In 1998, Steven Spielberg Rewrote the Blockbuster Playbook. Again.
Spoiler alert: World War II was not a fun time.
Very few filmmakers have changed the game as many times as Steven Spielberg. The Oscar-winning director has been a revolutionary artistic voice since 1975, when he essentially invented the summer blockbuster with Jaws. Nearly 20 years later, he pulled off a similar feat with Jurassic Park, which redefined how practical effects, CGI, and animatronics could be used on screen.
For the most part, it seems like Spielberg has left his trailblazing days behind. Twenty-five years ago, however, he rewrote the language of cinema one last time with Saving Private Ryan. The 1998 drama saw Spielberg return to the landscape of World War II with a very different style and perspective than he’d brought to Schindler’s List and the Indiana Jones films. The result was one of the most viscerally intense war movies ever made.
In particular, Saving Private Ryan’s unforgettable prologue, which ranks high among the greatest sequences of Spielberg’s career, changed the way military violence is portrayed on screen. It’s just as bone-rattlingly effective today as it was in 1998.
Technically, Saving Private Ryan doesn’t open with D-Day, but odds are most viewers don’t remember anything that happens before the Normandy invasion. To be fair, the movie makes it difficult to think of anything else. It’s a film that dedicates almost 30 minutes to one of the most astonishing and horrifying action sequences in American cinematic history.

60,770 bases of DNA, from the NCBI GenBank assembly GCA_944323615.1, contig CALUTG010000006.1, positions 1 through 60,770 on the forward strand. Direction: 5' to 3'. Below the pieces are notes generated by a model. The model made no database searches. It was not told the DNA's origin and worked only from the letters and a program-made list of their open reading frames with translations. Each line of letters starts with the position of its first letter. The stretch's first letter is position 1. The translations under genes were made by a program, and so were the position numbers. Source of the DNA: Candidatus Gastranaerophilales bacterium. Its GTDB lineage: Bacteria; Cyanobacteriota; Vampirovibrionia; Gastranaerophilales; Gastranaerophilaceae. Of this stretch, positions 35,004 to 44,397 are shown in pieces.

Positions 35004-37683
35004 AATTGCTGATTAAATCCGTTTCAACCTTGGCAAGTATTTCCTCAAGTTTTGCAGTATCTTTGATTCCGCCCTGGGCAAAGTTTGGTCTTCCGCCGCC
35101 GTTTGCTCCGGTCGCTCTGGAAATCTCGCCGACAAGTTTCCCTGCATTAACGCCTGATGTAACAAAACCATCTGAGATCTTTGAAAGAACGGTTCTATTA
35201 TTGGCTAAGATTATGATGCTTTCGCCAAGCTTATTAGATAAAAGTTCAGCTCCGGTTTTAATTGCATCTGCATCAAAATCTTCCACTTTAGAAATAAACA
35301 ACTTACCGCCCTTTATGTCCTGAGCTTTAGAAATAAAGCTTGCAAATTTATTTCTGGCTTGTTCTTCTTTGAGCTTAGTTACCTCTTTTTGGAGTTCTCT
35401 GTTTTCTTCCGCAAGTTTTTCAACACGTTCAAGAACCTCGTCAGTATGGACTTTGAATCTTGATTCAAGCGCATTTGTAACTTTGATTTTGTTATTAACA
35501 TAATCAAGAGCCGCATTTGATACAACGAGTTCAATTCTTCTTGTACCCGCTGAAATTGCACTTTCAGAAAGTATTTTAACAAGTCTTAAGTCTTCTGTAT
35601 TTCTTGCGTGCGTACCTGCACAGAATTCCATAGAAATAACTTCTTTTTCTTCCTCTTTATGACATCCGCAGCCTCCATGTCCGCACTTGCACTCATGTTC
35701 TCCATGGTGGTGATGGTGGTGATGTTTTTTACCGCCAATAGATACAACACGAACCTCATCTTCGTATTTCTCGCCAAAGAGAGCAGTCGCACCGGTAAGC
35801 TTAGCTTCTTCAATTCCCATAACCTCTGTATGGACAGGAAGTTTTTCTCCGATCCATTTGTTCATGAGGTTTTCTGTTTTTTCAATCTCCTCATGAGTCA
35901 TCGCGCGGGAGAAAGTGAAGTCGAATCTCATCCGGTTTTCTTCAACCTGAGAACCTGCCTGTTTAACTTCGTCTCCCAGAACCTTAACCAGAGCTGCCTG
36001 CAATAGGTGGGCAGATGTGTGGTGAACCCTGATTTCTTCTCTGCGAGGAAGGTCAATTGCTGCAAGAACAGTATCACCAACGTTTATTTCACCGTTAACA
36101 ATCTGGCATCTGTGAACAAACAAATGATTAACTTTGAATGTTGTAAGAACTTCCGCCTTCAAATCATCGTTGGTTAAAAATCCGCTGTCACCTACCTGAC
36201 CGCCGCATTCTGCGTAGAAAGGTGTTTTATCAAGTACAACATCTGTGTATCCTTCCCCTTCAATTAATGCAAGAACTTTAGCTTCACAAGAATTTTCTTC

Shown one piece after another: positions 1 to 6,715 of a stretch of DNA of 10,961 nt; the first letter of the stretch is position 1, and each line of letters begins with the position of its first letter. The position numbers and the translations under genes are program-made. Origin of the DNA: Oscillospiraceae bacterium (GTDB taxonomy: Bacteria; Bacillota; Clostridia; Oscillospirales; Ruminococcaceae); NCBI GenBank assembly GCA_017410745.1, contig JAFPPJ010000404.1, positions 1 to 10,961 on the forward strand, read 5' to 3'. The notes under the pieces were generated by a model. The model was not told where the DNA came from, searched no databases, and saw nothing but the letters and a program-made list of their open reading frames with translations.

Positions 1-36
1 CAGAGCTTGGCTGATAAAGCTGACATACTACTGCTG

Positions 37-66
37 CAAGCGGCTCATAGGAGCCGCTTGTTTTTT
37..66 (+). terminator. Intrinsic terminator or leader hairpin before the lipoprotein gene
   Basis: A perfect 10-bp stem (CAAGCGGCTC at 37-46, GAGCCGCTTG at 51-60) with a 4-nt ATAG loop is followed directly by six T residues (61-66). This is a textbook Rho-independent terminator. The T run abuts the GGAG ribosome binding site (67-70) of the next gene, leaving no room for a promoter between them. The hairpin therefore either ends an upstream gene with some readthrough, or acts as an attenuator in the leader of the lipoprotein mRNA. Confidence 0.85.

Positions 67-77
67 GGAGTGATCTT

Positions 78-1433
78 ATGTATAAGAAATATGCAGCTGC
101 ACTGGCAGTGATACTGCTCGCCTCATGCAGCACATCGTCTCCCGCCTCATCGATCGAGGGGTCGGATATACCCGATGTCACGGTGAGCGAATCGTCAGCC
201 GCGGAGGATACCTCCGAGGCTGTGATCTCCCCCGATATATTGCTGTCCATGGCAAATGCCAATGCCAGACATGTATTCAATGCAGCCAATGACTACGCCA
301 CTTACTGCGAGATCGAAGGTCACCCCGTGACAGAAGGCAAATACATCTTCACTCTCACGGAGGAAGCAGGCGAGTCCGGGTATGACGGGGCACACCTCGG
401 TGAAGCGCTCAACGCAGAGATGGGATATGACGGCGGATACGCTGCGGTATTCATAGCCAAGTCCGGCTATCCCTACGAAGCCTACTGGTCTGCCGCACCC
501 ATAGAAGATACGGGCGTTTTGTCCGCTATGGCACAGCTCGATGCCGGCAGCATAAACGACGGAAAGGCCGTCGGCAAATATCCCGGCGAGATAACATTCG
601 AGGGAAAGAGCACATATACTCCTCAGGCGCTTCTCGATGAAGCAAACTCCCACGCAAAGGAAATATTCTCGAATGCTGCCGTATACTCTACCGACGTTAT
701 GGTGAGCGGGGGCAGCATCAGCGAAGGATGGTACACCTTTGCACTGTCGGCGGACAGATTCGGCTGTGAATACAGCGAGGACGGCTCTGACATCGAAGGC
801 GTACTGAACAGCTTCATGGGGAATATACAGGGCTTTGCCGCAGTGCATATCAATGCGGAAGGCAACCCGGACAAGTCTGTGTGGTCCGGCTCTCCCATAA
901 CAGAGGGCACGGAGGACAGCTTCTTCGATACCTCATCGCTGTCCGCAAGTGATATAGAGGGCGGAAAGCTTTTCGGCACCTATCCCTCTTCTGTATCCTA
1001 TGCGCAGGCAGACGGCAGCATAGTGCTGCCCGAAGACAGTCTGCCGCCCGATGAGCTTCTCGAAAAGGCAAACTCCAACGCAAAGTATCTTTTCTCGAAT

The set piece follows John H. Miller (Tom Hanks), a traumatized U.S. military captain, as he leads his men across the mine-filled beaches of Normandy under a hail of Nazi gunfire. Unlike war films that bring a wide-angle, artistic detachment to the violence they depict, like Paths of Glory and Apocalypse Now, Saving Private Ryan throws you headfirst into the water, sand, and blood. Spielberg employs an uncustomarily handheld, cinéma vérité style for the prologue, which makes you feel the same confusion, terror, and despair as its soldiers.
The sequence’s documentary approach combines devastatingly well with Spielberg’s unrivaled eye for blocking and action. The constant shake of his camera injects a pure, frenetic energy into everything you see, whether it’s a man trying to pick up his own arm or the burning bodies of soldiers who never even made it off the boats. Spielberg tosses aside the stately approach of so many of the war movies that came before Saving Private Ryan in favor of one that frankly communicates the horror and chaos of war.
In the years since Saving Private Ryan was released, its take on large-scale wartime violence has been endlessly replicated and imitated. Unfortunately, as is usually the case with Spielberg’s spiritual successors, none of the films that tried to borrow from Saving Private Ryan have matched it. Spielberg not only reinvented the war movie, but raised the bar higher than most directors can reach.
Saving Private Ryan isn’t perfect, or even the best film Spielberg has made. Its initial and climactic flash-forwards are overly sentimental, which clashes with its otherwise devastating story of self-sacrifice, trauma, and loss. But its flaws don’t take away from the power of its strengths, and at no point does Saving Private Ryan climb higher than during its D-Day sequence. With it, Spielberg reinvented the wheel. Again.